South Georgia's unrivaled biodiversity challenged by warming
The South Georgian island chain may be a collection of snow-and-ice-clad pinnacles, thrusting from chilly seas just 900 miles from Antarctic peninsula - but its icy surrounds are home to a greater level of marine biodiversity than some tropical islands. That's the conclusion that a wide-ranging study of the isles - published in this week's online journal, PloS ONE - came to, after studying over a century's worth of polar records.
The island chain, which includes the 100 mile-long island of South Georgia itself - and more than a dozen volcanic islands of the South Sandwich - lies close to the cool Antarctic Current. That has kept the waters here cold, but sea temperatures are rising fast, thanks to global warming. The study has picked up on a warming trend that make South Georgia one of the fastest warming places on the globe. It was partly for that reason - to assess the impact of warming on biodiversity - that the study by the British Antarctic Survey (BAS) was undertaken.
As well as poring over records and surveys from polar explorations - which go back to Victorian times - the team collected specimens from the seas around the islands. In total, 1,500 marine species have been collected from nearby to the islands, which make them one of the prime hot-spots for oceanic biodiversity.
The lead author of the study, Oliver Hogg, from the BAS, said, ''The biodiversity of South Georgia exceeds that of its nearest rivals such as the Galapagos and Ecuador in terms of the number of species inhabiting its shores. During the breeding season it hosts the densest mass of marine mammals on Earth.''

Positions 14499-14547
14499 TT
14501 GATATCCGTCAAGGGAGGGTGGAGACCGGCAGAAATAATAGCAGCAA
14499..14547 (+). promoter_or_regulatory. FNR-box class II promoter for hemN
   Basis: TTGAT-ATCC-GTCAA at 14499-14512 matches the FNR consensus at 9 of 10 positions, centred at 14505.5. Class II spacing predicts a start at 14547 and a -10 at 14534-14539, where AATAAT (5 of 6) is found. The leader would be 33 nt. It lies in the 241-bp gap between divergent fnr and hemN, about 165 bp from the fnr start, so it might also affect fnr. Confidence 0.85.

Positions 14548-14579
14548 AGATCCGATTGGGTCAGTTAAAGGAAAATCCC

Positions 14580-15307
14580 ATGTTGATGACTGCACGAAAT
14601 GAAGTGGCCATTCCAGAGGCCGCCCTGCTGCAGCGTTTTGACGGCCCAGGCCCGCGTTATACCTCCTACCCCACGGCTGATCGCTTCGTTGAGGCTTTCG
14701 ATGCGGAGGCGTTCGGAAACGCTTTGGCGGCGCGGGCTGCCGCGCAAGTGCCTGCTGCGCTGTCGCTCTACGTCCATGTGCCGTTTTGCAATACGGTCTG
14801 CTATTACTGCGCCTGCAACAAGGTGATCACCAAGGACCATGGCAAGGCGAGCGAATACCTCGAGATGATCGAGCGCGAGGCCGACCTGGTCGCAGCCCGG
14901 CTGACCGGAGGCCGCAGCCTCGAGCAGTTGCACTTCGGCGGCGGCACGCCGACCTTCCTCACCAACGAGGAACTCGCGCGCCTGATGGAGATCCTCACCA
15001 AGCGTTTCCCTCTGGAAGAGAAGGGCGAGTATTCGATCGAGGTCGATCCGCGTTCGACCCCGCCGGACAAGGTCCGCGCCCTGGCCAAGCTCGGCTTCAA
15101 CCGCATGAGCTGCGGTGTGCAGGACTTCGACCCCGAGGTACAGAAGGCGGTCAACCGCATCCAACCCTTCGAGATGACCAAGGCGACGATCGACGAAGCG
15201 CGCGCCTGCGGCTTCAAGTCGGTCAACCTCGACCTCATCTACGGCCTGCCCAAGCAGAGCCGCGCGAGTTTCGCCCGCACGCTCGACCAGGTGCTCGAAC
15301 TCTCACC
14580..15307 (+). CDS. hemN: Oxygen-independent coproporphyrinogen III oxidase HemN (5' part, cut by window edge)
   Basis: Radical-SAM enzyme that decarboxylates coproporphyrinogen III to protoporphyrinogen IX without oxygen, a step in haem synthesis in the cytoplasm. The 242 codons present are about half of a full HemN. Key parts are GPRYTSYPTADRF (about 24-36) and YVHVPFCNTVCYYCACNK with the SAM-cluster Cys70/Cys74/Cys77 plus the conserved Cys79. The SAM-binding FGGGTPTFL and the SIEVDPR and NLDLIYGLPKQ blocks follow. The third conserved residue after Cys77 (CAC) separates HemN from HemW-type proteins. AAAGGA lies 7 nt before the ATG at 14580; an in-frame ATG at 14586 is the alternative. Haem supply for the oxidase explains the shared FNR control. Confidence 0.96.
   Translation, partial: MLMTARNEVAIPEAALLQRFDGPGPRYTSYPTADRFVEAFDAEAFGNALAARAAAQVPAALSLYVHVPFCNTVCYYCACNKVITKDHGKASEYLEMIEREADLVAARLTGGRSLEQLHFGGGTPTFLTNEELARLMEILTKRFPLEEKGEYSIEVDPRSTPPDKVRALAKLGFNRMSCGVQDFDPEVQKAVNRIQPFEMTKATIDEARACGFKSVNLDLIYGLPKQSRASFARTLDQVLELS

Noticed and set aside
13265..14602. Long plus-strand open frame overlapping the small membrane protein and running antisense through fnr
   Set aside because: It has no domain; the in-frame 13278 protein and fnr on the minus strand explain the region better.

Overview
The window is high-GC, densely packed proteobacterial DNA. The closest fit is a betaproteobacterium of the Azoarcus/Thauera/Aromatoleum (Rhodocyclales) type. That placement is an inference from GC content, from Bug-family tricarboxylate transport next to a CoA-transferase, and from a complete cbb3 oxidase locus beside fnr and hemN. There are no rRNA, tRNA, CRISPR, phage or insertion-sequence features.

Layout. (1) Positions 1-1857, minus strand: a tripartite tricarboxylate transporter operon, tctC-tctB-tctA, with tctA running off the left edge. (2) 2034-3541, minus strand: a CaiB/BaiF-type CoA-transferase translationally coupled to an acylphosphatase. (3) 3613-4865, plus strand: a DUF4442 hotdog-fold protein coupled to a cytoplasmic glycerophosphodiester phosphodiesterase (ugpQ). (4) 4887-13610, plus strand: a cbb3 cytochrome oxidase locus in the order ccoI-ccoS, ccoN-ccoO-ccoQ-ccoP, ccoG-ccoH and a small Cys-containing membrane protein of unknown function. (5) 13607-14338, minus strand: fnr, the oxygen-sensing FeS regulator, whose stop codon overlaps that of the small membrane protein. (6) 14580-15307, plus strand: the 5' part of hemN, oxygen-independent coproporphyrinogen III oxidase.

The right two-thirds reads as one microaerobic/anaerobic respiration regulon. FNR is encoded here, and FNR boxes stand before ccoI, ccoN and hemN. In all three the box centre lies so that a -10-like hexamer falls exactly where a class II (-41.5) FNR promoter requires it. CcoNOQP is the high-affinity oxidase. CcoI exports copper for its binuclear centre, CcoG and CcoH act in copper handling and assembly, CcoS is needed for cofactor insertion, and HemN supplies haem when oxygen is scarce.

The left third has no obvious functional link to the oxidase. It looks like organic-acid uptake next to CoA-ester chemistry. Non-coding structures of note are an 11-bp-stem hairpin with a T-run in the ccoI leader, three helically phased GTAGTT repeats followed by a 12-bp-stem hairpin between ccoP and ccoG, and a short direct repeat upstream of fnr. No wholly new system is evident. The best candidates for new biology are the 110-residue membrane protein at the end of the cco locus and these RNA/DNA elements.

Species seen included a wide variety of crustaceans, sea-spiders, free-swimming worms and sea-urchins, as well as the ubiquitous seals, whales and penguins. But all this ecological richness is also under threat. The weather records that the team collated showed that sea surface waters have warmed by an average of 0.9°C in the summer - and 2.3°C at the height of the southern winter, in August - since 1925.
That puts South Georgian on a faster warming trajectory than the nearby Antarctic Peninsula, which has seen a 1°C rise over the last half-century. Hogg believes that this reinforces the importance of this work, saying ''This is the first time anybody has mapped out the biodiversity of a small polar archipelago in the Southern Ocean. If we are to understand how these animals will respond to future change, a starting point like this is really important.''
Top Image: Credit © Bernard Breton.